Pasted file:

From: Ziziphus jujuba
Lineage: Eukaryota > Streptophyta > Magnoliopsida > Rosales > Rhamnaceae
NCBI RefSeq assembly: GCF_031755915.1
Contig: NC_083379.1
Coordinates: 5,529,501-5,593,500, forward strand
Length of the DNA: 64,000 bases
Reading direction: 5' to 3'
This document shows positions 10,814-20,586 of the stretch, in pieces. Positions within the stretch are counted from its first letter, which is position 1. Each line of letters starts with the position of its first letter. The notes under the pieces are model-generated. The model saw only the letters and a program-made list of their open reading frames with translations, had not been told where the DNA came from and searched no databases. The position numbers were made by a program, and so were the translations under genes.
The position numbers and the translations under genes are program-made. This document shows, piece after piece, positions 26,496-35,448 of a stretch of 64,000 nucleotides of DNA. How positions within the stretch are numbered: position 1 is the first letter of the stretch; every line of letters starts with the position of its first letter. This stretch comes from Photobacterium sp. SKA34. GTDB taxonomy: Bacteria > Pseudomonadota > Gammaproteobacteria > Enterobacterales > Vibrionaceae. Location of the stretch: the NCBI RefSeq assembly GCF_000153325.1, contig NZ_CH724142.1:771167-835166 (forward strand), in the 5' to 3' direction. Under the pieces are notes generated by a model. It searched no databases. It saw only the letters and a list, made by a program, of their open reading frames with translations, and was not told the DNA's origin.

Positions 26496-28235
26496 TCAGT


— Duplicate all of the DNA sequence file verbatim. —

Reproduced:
From: Ziziphus jujuba
Lineage: Eukaryota > Streptophyta > Magnoliopsida > Rosales > Rhamnaceae
NCBI RefSeq assembly: GCF_031755915.1
Contig: NC_083379.1
Coordinates: 5,529,501-5,593,500, forward strand
Length of the DNA: 64,000 bases
Reading direction: 5' to 3'
This document shows positions 10,814-20,586 of the stretch, in pieces. Positions within the stretch are counted from its first letter, which is position 1. Each line of letters starts with the position of its first letter. The notes under the pieces are model-generated. The model saw only the letters and a program-made list of their open reading frames with translations, had not been told where the DNA came from and searched no databases. The position numbers were made by a program, and so were the translations under genes.
The position numbers and the translations under genes are program-made. This document shows, piece after piece, positions 26,496-35,448 of a stretch of 64,000 nucleotides of DNA. How positions within the stretch are numbered: position 1 is the first letter of the stretch; every line of letters starts with the position of its first letter. This stretch comes from Photobacterium sp. SKA34. GTDB taxonomy: Bacteria > Pseudomonadota > Gammaproteobacteria > Enterobacterales > Vibrionaceae. Location of the stretch: the NCBI RefSeq assembly GCF_000153325.1, contig NZ_CH724142.1:771167-835166 (forward strand), in the 5' to 3' direction. Under the pieces are notes generated by a model. It searched no databases. It saw only the letters and a list, made by a program, of their open reading frames with translations, and was not told the DNA's origin.

Positions 26496-28235
26496 TCAGT